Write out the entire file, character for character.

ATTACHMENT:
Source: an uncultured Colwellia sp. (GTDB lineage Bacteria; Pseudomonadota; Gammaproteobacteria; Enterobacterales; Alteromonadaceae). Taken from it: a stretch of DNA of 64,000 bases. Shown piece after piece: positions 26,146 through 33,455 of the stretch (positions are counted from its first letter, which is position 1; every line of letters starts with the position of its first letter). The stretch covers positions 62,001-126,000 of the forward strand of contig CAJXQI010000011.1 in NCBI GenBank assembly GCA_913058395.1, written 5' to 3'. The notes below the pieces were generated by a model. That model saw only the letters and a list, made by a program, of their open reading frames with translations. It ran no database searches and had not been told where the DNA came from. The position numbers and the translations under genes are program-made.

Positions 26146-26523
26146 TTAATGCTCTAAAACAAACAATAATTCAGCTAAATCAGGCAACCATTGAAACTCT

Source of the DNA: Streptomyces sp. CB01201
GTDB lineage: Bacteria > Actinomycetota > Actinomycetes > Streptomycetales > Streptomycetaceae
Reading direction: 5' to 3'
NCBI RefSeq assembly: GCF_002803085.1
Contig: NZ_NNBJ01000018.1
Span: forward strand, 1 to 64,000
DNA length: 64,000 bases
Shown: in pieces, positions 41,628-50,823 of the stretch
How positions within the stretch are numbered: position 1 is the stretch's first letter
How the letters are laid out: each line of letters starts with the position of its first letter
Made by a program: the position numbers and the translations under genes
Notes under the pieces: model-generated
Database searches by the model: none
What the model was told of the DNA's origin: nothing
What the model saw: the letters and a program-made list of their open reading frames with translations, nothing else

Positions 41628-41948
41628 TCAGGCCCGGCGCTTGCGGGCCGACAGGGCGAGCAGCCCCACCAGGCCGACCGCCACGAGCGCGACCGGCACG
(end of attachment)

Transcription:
Source: an uncultured Colwellia sp. (GTDB lineage Bacteria; Pseudomonadota; Gammaproteobacteria; Enterobacterales; Alteromonadaceae). Taken from it: a stretch of DNA of 64,000 bases. Shown piece after piece: positions 26,146 through 33,455 of the stretch (positions are counted from its first letter, which is position 1; every line of letters starts with the position of its first letter). The stretch covers positions 62,001-126,000 of the forward strand of contig CAJXQI010000011.1 in NCBI GenBank assembly GCA_913058395.1, written 5' to 3'. The notes below the pieces were generated by a model. That model saw only the letters and a list, made by a program, of their open reading frames with translations. It ran no database searches and had not been told where the DNA came from. The position numbers and the translations under genes are program-made.

Positions 26146-26523
26146 TTAATGCTCTAAAACAAACAATAATTCAGCTAAATCAGGCAACCATTGAAACTCT

Source of the DNA: Streptomyces sp. CB01201
GTDB lineage: Bacteria > Actinomycetota > Actinomycetes > Streptomycetales > Streptomycetaceae
Reading direction: 5' to 3'
NCBI RefSeq assembly: GCF_002803085.1
Contig: NZ_NNBJ01000018.1
Span: forward strand, 1 to 64,000
DNA length: 64,000 bases
Shown: in pieces, positions 41,628-50,823 of the stretch
How positions within the stretch are numbered: position 1 is the stretch's first letter
How the letters are laid out: each line of letters starts with the position of its first letter
Made by a program: the position numbers and the translations under genes
Notes under the pieces: model-generated
Database searches by the model: none
What the model was told of the DNA's origin: nothing
What the model saw: the letters and a program-made list of their open reading frames with translations, nothing else

Positions 41628-41948
41628 TCAGGCCCGGCGCTTGCGGGCCGACAGGGCGAGCAGCCCCACCAGGCCGACCGCCACGAGCGCGACCGGCACG